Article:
October 6, 2014
image by Avani Soares, Brasil
Central peaks were once argued to be evidence that lunar craters were volcanoes. This is because many terrestrial volcanoes had multi-phase eruptions, often building a smaller cone on the floor of a previously collapsed cone. This was a forgivable error, for scientists had never conceived of such high energy impacts that ground zero would be forced down, and then rebound up almost like a fluid drop. But even without this knowledge, early lunar scientists should have noticed that peaks inside volcanoes had no systematic similarities - their heights and locations inside craters seemed almost random. But lunar crater peaks are normally near the middle of the crater, hence they are called central peaks. And I discovered in 1973 that the heights of central peaks in fresh lunar craters were proportional to their crater diameters. This killed the volcanic hypothesis and helped confirm the impact origin of peaks and craters. That relation between peak height and crater diameter was based on peak shadow length measurements I made on Lunar Orbiter IV photographs. Forty years later LRO altimetry data were used to update and extend the study. But there are still many questions about peaks to be resolved, including why at least one peak looks like an ostrich egg.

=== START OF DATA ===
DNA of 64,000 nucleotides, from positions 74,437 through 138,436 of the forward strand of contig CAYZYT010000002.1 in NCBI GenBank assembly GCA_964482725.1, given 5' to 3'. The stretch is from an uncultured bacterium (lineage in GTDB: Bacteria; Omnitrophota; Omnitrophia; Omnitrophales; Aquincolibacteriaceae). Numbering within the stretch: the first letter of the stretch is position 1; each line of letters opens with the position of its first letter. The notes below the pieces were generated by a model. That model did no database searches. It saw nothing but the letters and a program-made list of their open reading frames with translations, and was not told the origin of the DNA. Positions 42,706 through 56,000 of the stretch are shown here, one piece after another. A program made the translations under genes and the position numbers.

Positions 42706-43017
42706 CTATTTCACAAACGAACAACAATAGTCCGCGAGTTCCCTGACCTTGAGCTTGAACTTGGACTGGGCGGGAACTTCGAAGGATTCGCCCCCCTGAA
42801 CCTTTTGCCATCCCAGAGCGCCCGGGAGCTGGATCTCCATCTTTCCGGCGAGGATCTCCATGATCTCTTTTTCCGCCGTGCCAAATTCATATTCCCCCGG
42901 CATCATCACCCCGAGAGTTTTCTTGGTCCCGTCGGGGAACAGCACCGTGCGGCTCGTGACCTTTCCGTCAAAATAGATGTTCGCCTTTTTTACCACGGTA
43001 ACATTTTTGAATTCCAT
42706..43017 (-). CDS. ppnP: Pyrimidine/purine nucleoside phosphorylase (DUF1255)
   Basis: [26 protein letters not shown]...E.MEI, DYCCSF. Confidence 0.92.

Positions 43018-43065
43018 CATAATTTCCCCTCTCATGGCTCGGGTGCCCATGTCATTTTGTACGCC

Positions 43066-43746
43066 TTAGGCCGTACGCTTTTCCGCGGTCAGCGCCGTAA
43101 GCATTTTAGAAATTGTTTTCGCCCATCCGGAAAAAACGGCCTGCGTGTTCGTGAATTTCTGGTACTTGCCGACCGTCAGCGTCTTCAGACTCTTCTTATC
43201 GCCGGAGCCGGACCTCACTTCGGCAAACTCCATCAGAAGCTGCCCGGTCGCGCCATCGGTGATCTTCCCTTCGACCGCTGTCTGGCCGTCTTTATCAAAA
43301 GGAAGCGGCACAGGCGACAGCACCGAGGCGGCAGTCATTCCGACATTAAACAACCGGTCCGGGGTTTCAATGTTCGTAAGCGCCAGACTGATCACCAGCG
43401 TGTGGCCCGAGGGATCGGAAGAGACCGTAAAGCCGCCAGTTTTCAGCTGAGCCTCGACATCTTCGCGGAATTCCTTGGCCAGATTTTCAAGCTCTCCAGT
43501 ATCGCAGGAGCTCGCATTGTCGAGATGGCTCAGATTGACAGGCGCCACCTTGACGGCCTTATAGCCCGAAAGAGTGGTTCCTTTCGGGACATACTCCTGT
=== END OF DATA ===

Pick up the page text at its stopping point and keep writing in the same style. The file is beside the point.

October 03-2014. C14 Edge + Qhy 5L + 2X Powermate + IR Pass Filter. All photos were made using the exact same setup and configuration so the relative sizes are proportional.
Yesterday's LPOD: A Can of Worms?
Tomorrow's LPOD: Who is the Woman in the Moon?